July 8, 2020: Los Angeles Times
Essie Liu, a USC senior, was among the students quoted in an article about plans to deny visas to international students enrolled at schools not offering face to face instruction. She said, “They’re just using international students as a target to force the colleges to go through a direction they want them to go to…. It feels like the U.S. is trying to kick us out.”
July 8, 2020: Phoenix Television 凤凰卫视
Clayton Dube of the USC U.S.-China Institute was interviewed on the U.S. government's decision (subsequently rescinded) to require international students to take in-person classes in order to keep their student visas. Dube noted that such a policy in the midst of a public health emergency tells international students they aren't welcome. If they aren't able to continue at their schools, they may elect to study in their home countries or in another location such as Britain.
June 30, 2020: Deadline
Stanley Rosen, USC political scientist, was quoted in an article about reopening China’s cinemas. He said, “The whole country runs on Beijing time… It’s all about social stability, which ensures political stability, so the film industry becomes collateral damage in that calculation.”
June 4, 2020: The Irish Times
Mike Chinoy, a senior fellow of the USC U.S.-China Institute, was interviewed about Chinese impressions of the United States. He said, “My sense is that China must see Trump as the gift that keeps on giving. Despite his harsh rhetoric and occasionally tough gestures, Trump has played into Beijing’s hands in so many ways.”
June 3, 2020: New York Times
USC international relations specialists Erin Baggot Carter and Brett Carter published an op-ed on the legacy of the Tiananmen Square protests in China. "The legacy of Tiananmen, like that of other protests before it and since, lives on. Contestation persists in mainland China, if cautiously and in code," they wrote.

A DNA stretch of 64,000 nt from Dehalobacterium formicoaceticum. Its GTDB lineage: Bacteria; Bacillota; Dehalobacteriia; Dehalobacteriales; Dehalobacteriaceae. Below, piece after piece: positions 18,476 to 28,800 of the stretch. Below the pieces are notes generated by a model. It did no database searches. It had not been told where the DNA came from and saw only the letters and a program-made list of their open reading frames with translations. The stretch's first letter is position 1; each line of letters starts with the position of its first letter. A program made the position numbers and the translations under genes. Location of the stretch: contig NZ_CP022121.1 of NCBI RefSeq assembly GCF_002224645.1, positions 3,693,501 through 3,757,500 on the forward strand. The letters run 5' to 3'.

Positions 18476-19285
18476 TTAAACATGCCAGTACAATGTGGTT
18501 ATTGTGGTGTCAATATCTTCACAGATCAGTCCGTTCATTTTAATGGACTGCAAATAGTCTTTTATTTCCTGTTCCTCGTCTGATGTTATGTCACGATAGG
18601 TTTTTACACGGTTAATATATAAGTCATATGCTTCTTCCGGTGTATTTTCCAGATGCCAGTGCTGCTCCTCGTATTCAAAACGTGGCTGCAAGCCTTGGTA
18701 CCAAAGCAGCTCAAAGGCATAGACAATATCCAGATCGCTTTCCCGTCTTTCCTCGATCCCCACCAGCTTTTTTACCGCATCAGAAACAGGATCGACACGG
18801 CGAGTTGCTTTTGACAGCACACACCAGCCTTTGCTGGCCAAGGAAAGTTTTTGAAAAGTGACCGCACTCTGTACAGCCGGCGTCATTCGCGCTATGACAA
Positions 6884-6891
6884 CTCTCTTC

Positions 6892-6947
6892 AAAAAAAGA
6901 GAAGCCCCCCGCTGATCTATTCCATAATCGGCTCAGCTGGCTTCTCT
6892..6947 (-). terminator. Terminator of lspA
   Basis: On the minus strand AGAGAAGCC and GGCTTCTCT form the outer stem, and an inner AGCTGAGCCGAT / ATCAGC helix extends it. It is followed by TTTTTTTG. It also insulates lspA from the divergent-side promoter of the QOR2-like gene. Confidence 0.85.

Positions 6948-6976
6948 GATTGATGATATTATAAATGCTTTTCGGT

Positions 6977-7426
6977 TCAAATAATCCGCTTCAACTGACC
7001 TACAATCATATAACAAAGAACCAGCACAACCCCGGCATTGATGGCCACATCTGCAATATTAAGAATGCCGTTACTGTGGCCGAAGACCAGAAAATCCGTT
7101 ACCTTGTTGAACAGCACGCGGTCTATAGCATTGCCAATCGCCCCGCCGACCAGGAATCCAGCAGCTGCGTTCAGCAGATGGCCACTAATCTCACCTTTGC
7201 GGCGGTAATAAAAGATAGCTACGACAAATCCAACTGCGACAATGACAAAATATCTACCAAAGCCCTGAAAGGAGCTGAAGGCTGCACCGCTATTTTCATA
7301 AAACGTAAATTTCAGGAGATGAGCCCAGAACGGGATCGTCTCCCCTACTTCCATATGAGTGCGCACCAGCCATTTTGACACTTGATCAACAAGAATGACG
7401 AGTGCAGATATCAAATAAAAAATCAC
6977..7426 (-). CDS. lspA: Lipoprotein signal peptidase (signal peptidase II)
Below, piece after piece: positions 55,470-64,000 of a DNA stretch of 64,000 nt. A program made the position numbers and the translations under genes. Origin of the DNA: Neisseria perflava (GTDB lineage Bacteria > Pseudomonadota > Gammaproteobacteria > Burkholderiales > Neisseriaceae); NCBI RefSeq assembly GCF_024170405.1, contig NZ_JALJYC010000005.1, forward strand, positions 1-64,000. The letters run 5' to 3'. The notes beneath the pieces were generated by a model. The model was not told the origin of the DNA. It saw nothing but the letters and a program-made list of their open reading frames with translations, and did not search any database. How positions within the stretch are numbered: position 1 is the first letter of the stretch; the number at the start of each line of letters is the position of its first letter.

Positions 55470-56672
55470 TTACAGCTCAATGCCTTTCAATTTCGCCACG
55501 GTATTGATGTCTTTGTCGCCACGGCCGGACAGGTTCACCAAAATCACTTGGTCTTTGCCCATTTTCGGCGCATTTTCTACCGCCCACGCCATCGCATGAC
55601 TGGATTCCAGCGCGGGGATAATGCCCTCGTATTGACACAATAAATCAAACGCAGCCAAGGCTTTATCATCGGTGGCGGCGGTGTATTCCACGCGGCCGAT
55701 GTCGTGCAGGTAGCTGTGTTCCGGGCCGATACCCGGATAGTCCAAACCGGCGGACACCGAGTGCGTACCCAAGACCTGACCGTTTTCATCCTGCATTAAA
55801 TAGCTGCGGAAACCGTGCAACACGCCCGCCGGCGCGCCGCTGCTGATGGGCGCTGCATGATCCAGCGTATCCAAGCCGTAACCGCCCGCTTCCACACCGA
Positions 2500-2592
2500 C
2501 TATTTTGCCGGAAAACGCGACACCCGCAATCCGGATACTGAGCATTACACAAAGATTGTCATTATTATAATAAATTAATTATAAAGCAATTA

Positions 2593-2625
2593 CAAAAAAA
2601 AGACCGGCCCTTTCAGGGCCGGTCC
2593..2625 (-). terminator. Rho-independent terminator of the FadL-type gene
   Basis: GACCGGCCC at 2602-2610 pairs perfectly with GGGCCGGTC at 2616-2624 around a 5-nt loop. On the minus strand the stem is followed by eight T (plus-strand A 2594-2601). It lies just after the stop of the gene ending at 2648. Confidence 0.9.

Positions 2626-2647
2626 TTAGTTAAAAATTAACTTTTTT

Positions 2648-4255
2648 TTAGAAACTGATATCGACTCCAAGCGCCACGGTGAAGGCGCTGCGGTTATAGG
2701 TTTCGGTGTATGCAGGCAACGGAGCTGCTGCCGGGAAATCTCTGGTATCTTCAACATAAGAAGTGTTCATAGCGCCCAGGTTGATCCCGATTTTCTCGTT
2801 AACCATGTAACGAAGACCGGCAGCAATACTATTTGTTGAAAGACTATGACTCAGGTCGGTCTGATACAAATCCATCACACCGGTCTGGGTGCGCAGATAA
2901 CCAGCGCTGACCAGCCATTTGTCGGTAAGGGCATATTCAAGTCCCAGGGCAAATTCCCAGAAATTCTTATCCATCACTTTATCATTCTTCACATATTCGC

June 2, 2020: China Daily
Comments from USC Annenberg scholar Nicholas Cull were included in an article about the impact of the pandemic on America’s image abroad. Cull made the comments in a May 28, 2020 USC U.S.-China Institute webinar. The article quoted Cull: "Reputations are part of security, and nations need to consider the best way of protecting their reputation in the same way that they would protect any other national asset through economic or military policies.” It did not include observations Cull made about China.
February 25, 2020: KCRW
Clayton Dube of the USC U.S.-China Institute was interviewed about the economic ramifications of the coronavirus outbreak in China. He noted the disruption of supply chains, particularly for telecommunications equipment, autos and pharmaceuticals.
February 23, 2020: Variety
A story about a new film, The Italian Recipe, noted the director is USC alum Hou Zuxin. Hou is directing her first feature film. The Italian Recipe is an Italian-Chinese co-production.
February 21, 2020: Los Angeles Business Journal
Baizhu Chen, USC finance specialist, was interviewed about Oaktree Capital’s opening of a subsidiary in China. Chen noted that China was becoming more open to financial companies, “I think the trend going forward is going to be more opening and less restrictions for the foreign participants.”
February 13, 2020: The World and Everything in It
A story on the role of Confucius Institutes featured comments from the USC U.S.-China Institute’s Clayton Dube. Dube noted that closing the institutes might not be in American interests and that it is essential to fund programs to increase Chinese language teaching and teaching about China.
Feb. 7, 2020: KPCC
The USC U.S.-China Institute's Clayton Dube was quoted in a report on the impact of the novel coronavirus on supply chains.
February 6, 2020: Voice of America (Spanish)
The USC U.S.-China Institute’s Clayton Dube was interviewed about the coronavirus outbreak and its impact on California and other regions. At the 21:30 mark.
Feb. 6, 2020: Bloomberg via Yahoo Finance
In a study of Chinese giving to universities, USC finished second to Harvard.
Feb. 5, 2020: Los Angeles Times
USC historian William Deverell was quoted in a story about how connected the U.S. and China are. He said, “We have a political and economic climate that has furthered antagonisms between [the U.S. and China]. Add to this the virus, and we don’t know where enmity might take us.”
Feb. 5, 2020: Voice of America